Identifying the policy levers generating wage suppression and wage inequality

 Lawrence Mishel and Josh Bivens  at Economic Policy Institute take a look at why wages have been relatively flat compared to productivity gains in the US economy, inequality of compensation, and declining share of income between labor and capital. Broad strokes but helps with context and suggesting ideas for current government actions.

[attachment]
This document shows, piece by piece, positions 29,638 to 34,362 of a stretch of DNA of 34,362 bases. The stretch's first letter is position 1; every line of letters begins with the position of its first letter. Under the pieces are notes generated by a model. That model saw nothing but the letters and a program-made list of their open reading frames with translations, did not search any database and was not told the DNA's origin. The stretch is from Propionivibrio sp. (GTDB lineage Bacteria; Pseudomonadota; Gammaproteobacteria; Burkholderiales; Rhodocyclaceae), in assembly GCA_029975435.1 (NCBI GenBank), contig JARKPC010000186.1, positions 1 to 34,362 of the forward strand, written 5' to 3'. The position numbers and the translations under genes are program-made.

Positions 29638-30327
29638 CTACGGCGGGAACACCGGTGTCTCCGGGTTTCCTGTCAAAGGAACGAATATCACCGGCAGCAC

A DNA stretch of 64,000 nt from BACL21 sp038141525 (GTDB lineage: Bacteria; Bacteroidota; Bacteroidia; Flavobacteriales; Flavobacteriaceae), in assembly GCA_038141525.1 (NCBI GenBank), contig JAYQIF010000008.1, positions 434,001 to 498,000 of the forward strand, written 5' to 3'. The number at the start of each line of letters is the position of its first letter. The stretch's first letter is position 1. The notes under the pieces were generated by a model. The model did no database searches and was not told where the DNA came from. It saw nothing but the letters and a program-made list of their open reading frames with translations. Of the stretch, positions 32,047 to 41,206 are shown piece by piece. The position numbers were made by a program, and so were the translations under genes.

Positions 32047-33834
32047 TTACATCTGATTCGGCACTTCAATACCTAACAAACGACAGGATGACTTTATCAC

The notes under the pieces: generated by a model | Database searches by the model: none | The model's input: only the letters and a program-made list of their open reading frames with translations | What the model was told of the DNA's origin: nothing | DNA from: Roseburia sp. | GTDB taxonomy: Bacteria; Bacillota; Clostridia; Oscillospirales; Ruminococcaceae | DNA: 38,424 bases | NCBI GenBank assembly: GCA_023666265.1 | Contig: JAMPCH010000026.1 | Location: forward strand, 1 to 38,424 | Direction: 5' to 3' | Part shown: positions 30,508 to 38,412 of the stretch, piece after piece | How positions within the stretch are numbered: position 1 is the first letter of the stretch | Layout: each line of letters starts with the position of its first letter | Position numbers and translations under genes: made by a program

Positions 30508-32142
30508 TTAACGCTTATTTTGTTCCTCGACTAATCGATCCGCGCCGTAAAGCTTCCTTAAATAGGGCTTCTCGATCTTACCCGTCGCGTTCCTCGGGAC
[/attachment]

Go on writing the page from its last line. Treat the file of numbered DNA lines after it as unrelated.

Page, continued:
Inequalities abound in the U.S. economy, and a central driver in recent decades is the widening gap between the hourly compensation of a typical (median) worker and productivity—the income generated per hour of work. This growing divergence has been driven by two other widening gaps, that between the compensation received by the vast majority of workers and those at the top, and that between labor’s share of income and capital’s. This paper presents evidence that the divorce between the growth of median compensation and productivity, the inequality of compensation, and the erosion of labor’s share of income has been generated primarily through intentional policy decisions designed to suppress typical workers’ wage growth, the failure to improve and update existing policies, and the failure to thwart new corporate practices and structures aimed at wage suppression. Inequality will stop rising, and paychecks for typical workers will start rising robustly in line with productivity, only when we enforce labor standards and embrace policies that reestablish individual and collective bargaining power for workers.